Keyes, not Bowles III, is true vanguard of Right (Appel Column)

Troy Appel

Who knew a candidate trailing by 50 points could be so refreshing?

That’s precisely the case with Republican senate nominee and two-time presidential candidate Alan Keyes — a man who in a two-month period has said Jesus Christ would never vote for Democratic nominee Barack Obama and that Vice President Cheney’s homosexual daughter is a “selfish hedonist.”

Unfunded, unknown Republicans who don’t happen to be running in Massachusetts usually fare better in the polls than Keyes is. Regardless, Alan, keep on with the conviction — you are being true to yourself.

Look no further than the former ambassador’s Web site.

In a section entitled “Keyes vs. Obama on the issues,” the Republican describes himself as pro-life to Obama’s pro-infanticide; pro-worker to anti-worker over trade issues and pro-health versus anti-health with regard to health care.

Obama will continue with his smooth, say-nothing way that has sucked in scores of students on this very campus.

Replacing Ken-doll-like Jack Ryan, Keyes came in to the fray with no shot of convincing Illinois voters to jump aboard his “Moral Express.” As a result, Keyes could just spout out his unfiltered views. Playing on house money, Keyes has made it his goal to make at least one inflammatory comment a day heading up to the election — what a pleasant change of pace.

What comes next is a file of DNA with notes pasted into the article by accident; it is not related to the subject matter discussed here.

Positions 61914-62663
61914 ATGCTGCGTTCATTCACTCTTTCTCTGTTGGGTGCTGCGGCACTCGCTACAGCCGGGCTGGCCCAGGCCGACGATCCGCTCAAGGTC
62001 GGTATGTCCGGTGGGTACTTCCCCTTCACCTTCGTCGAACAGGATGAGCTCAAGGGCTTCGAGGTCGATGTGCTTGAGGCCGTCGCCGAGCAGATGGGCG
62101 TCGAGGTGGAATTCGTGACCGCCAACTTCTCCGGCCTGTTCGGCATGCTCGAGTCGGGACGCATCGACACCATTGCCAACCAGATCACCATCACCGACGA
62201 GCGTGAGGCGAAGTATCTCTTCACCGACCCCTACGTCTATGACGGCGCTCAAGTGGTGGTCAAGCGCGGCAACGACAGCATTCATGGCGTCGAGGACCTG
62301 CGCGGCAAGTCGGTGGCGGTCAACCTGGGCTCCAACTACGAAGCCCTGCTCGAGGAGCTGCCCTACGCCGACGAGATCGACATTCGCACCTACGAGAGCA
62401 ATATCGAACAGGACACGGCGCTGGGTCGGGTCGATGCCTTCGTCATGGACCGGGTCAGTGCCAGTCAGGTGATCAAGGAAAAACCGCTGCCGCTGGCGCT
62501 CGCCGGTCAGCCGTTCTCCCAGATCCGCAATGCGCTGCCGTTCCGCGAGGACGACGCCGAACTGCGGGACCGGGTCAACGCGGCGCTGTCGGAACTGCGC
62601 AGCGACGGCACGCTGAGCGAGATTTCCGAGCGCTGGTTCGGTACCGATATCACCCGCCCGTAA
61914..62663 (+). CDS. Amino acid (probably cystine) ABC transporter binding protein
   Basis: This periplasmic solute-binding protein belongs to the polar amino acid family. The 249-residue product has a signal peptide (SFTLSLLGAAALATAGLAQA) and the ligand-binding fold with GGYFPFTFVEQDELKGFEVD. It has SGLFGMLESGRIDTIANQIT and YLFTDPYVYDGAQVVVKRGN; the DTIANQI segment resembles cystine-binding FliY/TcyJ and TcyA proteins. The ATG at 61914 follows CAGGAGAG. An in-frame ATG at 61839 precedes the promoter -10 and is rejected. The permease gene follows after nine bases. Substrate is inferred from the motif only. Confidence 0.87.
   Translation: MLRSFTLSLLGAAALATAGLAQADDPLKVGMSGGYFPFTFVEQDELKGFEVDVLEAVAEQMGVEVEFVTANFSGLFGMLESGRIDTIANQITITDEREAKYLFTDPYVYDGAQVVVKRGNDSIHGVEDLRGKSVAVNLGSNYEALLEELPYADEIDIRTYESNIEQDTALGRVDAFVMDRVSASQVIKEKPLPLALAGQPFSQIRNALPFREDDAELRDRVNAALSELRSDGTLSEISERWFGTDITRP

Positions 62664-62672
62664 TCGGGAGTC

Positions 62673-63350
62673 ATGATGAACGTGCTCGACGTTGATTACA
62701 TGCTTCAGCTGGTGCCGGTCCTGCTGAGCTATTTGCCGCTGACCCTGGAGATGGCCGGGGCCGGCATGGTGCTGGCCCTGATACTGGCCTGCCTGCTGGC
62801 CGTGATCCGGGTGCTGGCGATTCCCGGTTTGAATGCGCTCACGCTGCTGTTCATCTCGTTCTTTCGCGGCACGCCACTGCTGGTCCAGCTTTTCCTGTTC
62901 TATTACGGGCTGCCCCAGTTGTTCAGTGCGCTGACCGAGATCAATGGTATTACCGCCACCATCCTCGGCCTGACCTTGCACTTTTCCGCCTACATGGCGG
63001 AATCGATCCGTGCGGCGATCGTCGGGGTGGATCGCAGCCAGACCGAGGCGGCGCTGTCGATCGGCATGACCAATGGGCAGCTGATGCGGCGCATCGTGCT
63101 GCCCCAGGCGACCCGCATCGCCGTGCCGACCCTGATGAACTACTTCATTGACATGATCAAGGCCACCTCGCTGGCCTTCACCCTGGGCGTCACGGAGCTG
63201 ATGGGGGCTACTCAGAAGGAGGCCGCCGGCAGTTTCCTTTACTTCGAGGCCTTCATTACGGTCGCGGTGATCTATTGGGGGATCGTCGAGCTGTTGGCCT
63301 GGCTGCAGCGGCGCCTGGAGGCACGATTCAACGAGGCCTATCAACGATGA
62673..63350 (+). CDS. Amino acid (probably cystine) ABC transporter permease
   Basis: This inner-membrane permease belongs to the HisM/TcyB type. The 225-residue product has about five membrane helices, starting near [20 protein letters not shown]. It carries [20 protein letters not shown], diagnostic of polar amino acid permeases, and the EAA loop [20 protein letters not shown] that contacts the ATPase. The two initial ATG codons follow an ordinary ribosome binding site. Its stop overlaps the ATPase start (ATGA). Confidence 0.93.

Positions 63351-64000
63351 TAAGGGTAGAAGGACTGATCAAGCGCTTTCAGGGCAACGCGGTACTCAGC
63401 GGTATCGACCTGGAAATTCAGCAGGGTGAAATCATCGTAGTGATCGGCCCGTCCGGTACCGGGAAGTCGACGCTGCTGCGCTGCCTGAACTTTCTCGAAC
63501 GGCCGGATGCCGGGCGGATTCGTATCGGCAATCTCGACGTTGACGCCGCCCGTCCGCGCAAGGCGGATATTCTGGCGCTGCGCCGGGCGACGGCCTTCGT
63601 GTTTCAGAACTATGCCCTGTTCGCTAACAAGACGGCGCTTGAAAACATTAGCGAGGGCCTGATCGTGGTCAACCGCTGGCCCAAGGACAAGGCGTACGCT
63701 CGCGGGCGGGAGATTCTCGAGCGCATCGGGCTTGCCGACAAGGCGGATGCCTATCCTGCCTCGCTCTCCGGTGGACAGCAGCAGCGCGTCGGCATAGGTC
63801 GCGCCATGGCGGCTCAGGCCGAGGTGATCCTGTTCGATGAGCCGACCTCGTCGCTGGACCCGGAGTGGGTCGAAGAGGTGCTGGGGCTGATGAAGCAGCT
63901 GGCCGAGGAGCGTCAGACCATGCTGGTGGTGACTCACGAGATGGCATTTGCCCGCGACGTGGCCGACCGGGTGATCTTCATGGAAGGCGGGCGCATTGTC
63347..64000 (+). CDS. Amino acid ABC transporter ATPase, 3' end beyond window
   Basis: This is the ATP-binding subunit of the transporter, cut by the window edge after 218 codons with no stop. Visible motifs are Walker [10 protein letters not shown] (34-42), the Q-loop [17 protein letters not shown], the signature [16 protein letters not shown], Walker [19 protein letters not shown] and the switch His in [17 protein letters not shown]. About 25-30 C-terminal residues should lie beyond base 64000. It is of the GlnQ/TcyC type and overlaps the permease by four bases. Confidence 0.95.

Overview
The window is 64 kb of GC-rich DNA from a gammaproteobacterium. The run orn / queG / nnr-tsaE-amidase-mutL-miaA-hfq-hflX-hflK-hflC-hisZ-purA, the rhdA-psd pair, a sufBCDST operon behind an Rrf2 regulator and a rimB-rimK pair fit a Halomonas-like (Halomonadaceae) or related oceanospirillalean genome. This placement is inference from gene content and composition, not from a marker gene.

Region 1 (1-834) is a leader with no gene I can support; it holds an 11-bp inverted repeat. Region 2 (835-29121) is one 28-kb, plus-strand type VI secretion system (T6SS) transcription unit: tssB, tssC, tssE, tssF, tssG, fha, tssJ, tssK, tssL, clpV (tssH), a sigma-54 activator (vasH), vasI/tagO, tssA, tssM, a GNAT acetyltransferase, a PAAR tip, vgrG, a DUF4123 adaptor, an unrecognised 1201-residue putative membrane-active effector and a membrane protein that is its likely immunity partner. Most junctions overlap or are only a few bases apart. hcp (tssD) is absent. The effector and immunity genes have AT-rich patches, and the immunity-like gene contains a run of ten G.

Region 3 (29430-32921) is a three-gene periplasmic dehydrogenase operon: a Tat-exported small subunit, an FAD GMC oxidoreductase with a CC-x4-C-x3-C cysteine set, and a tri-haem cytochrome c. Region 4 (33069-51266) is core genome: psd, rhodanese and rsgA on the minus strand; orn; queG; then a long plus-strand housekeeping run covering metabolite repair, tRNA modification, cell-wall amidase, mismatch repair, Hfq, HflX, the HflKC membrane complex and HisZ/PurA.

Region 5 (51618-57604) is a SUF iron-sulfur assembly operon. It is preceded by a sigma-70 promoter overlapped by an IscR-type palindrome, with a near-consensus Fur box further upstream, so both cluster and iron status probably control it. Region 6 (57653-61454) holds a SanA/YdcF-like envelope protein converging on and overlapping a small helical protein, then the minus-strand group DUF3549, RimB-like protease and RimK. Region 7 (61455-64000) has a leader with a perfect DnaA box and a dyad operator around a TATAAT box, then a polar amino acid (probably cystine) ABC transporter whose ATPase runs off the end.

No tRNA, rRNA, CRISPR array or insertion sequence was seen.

Beyond the red-hot rhetoric, Keyes showed policy savvy. Offering a confident performance during Tuesday night’s radio debate, Keyes showed he is not attached at the hip to Bush Republicans on health care and other issues.

College Republicans President Henry M. Bowles III and fellow CRs: Keyes stands for what we allegedly believe — why aren’t we jumping behind him? Don’t just give up because the Democrats have a guy with a cool name.

You, Sir Bowles, wrote a letter to the editor not long ago saying you see no value in diversity. You’re obviously not averse to using strong rhetoric in taking a stand, yet you do not support Keyes because “people are turned off by him.” People were “turned off” by your diversity statement — but you stood by your beliefs. It’s time to ignore the polls and take a stand.

Maybe if Republicans — like lonely Northwestern supporter Ryan Morton — stand behind Keyes, people will be turned on to him.